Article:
This article appears as part of Private Equity International‘s December/January Emerging Markets special supplement.

Michael Calvey, founder of Baring Vostok Capital Partners, has not left his Moscow apartment – except for legal hearings – since August. The US national was arrested in February on fraud charges and later placed under house arrest. He was detained alongside five others, three of whom haven’t seen or spoken to their families in more than eight months. The group – which includes two former portfolio company executives – are not expected to face trial until 2020 at the earliest.

The allegations relate to the valuation of a company that was transferred from one of Baring Vostok’s portfolio companies, First Collection Bureau, to another, Vostochniy Bank. The firm has dismissed the claims as having no merit and a tactic in a dispute over the ownership of Vostochniy Bank with other shareholders.

Russia is no stranger to corporate disputes, more commonly known as reiderstvo, whereby the authorities are complicit in the – sometimes – illicit acquisition of a business, according to a 2014 report by the Chatham House think-tank.

State intervention is a narrative that has come to define not only Baring Vostok, but also the Russian private equity market. Local players and companies will be hoping that investors to the east are less fazed by the government’s shadow than their western counterparts.

Propped up

At first glance, Russian private equity appears to be ticking along. Deal values reached $571 million across seven transactions in H1 2019, with spending on track to exceed the $797 million deployed across 19 deals last year, according to the Russian Venture Capital Association.

The data flatter to deceive. State-backed funds were responsible for 73 percent of investments in H1 and 78 percent in 2018. The proportion of capital invested by vehicles with government ties has only fallen below 65 percent once since 2015, accounting for 58 percent in 2017.

Much of this spending has been driven by the $10 billion Russian Direct Investment Fund, which was created in 2011. RDIF became the country’s sovereign wealth fund in 2016, two years after the US, the EU and their allies imposed economic sanctions on Russia in response to its annexation of Crimea. These rules, which prohibit dealings with designated individuals and companies, were extended in June to at least 2020.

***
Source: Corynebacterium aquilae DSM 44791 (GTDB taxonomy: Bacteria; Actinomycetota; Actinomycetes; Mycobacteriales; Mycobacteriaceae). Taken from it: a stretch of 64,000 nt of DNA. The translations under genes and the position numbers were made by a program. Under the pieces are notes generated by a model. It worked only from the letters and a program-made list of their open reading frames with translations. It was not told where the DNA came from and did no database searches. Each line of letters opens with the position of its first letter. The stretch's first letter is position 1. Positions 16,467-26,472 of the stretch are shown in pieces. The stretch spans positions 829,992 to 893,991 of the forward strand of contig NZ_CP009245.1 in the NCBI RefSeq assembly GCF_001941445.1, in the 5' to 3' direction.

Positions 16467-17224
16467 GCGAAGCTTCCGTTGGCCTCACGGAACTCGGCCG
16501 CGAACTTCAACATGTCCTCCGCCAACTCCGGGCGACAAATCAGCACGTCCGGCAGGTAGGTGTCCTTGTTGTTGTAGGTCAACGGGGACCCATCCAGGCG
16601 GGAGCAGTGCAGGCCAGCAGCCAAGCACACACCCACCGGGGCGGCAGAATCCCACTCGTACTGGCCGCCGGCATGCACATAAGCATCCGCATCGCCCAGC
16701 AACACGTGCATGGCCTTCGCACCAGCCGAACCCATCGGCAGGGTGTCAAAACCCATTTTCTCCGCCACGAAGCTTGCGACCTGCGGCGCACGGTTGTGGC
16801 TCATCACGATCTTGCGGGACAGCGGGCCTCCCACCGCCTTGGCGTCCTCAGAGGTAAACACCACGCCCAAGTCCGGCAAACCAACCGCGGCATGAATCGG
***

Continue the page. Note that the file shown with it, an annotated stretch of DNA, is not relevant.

“Slowly but surely RDIF has begun to dominate the market,” Oxana Balayan, managing partner of Hogan Lovells’ Moscow office, tells Private Equity International.

It hasn’t always been this way: global buyout firm TPG Capital used to be a more familiar face in the Russian market. The firm acquired food retailer Lenta in 2009 and reportedly agreed to sell to steel tycoon Alexei Mordashov in April following a tumultuous period of ownership. It previously held a stake in state-owned lender VTB, which is under sanctions.

Finland’s CapMan was an active investor in Russia, having raised two vehicles dedicated to the country in 2007 and 2013. The firm completed 10 investments there between 2009 and 2014 inclusive, but only four since, according to its website.

Eastern promise

RDIF signed two of 2019’s largest investments in Russia, both of which involved the $940 billion China Investment Corporation, according to S&P Global Market Intelligence. The pair acquired stakes in mining business Intergeo and pharmaceutical company OBL Pharm for $100 million and $62 million, respectively.

The sovereign wealth fund has courted a host of other Asian and Middle Eastern investors, including Mubadala, the UAE’s $229 billion state investment arm, Kuwait Investment Authority, Qatar Investment Authority and Singapore’s Temasek.

“The Russian government spent tens of years convincing Western institutions how great Russia was, but all of a sudden these markets were closed off and it had to start all over again with Asian investors,” Balayan says.

“Investors might find the environment interesting, but also insecure. The obvious solution is to team up with a state-backed quasi private equity fund, because they know if anything were to happen there’s additional protection and a benefit to having that strong partner.”

Private equity fundraising has borne the brunt of western retrenchment. According to the RVCA, Russian funds oversaw $17.8 billion across 70 vehicles as of H1 2019, compared with $21.4 billion over 93 funds in 2013. No private equity funds dedicated solely to Russia have closed since 2014, PEI data show.

Limited partners also named Russia the least attractive emerging market in four of the past five years, according to EMPEA.

“There’s been a significant impact on the ability to raise funds and that obviously has a knock-on effect for investment,” Sebastian Rice, corporate partner in the London office of international law firm Akin Gump, notes.

Russia is home to few private equity players, the largest of which is Baring Vostok. The firm had been gearing up to raise its sixth fund at the time of Calvey’s arrest but has since put these plans on ice.

Elbrus Capital is another of Russia’s established players. The firm, which spun out from investment bank Renaissance Group in 2009, is seeking $600 million for its third private equity fund, PEI reported in October. Like RDIF, Asian and Middle Eastern investors are expected to play a more significant role in Elbrus’s latest fundraise, with those in the West likely to be a hard sell. European and US institutions account for 41 percent and 27 percent, respectively, of the firm’s existing $1 billion of AUM, which was raised pre-sanctions.

“It’s probably a little too soon to know what impact [Baring Vostok] had because there are so many other factors at play in Russia and global politics,” Rice adds. “We’ll know more as funds try to raise capital and start hearing what investors are saying about whether or not they’re willing to commit.”